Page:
Fire Emblem: Awakening
Loss, uncertainty, and the fear of making a mistake with your next move fill Fire Emblem: Awakening with undeniable intensity. Awakening makes you think long and hard about every move, but its standout achievement is enhancing the classic formula to create one of the best strategy/RPG experiences I’ve had in a long time.
Combat is the shining star of Awakening. Systems work so well that it feels like battles have infinite, unpredictable paths to success or failure. For instance, placing units next to each other gives bonuses, such as increased odds to dodge. Characters also build relationships over time, occasionally providing additional attacks or blocking incoming strikes. However, assistance is never a given; all you can do is deepen relationships and increase your odds. You can also combine two characters to create one super-unit. This comes in handy when a unit is low on health. Instead of leaving one character vulnerable on the battlefield, pairing keeps them safe, acquiring the other character’s HP. As characters level up, they can be promoted to bigger, badder classes. Promoting someone brings them back to level one, but it's worth it because they're much more powerful. Promotions usually let you choose between two disparate classes - some give significant attribute boosts, while others let you wield more weapons. Watching your customized characters grow is one of the high points of the game, giving a sense of accomplishment after hard-fought battles.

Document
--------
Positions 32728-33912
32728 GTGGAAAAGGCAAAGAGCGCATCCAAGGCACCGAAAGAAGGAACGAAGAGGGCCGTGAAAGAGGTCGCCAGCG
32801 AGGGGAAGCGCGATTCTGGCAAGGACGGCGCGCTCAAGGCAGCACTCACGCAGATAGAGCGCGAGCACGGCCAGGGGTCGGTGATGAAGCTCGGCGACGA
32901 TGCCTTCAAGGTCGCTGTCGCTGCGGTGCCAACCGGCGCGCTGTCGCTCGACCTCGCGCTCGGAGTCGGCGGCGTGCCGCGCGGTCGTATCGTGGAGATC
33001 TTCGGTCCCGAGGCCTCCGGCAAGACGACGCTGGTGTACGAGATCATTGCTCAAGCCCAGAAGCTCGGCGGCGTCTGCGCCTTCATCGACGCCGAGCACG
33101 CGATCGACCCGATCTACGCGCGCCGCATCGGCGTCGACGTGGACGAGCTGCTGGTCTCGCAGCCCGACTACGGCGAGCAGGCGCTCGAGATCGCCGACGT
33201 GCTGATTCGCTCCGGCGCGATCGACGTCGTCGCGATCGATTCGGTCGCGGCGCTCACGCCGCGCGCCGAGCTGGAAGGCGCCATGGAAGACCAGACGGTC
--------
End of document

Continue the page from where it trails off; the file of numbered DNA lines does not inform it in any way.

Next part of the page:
Maps also come with a variety of advantages and disadvantages. Different terrains impact movement, while forts refill health each turn and decrease enemies’ hit chance. Other squares, such as staircases, spawn enemies unless blocked by a friendly character. All of these elements provide a spontaneous, challenging puzzle to overcome against-all-odds battles.
Fire Emblem games have never handed out victories easily, and Awakening is no exception. The margin for error is slim and the AI is sharp. If you leave a combatant vulnerable, expect swift vengeance. Intelligent Systems has offered the option to disable permadeath, but I recommend you keep it on. Permadeath added intensity to my choices, kept me on the edge of my seat, and created an unmatched sense of accomplishment. It made me feel like I was a commander who could potentially send soldiers to their death. But that doesn’t mean Awakening is perfect; some battles feel more about luck than strategy, no matter how stacked the odds are in your favor.
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Unfortunately, the story doesn’t carry the same allure as the combat. In the midst of a war over the sacred Fire Emblem, your customized character initially battles amnesia. It’s not until the second half that the story heats up, focusing instead on changing fate. The concept is clichéd, but becomes more interesting as plot twists hit later. Revelations come at the right moments, with just enough detail to avoid predictability.
Fire Emblem impresses with its large, colorful cast. For me to care about individuals in such an expansive roster is a huge feat. Between battles, characters that were placed next to each other may interact in skits called support conversations. The banter gives an interesting look at each character’s personality, revealing unexpected foibles. Get two characters’ support level high enough and they marry, but even more thrilling is that later in the game, you’ll find their children in side quests that you can recruit into your party. This creative feature is just the quirk Fire Emblem needs to stand out.
During my time with Awakening, I always had a reaction to what was going on around me. My heart raced as I watched enemies close in on an injured character, and I found myself devastated if I executed an action that cost me the match. Awakening made me scratch and claw for victory, and I savored every moment.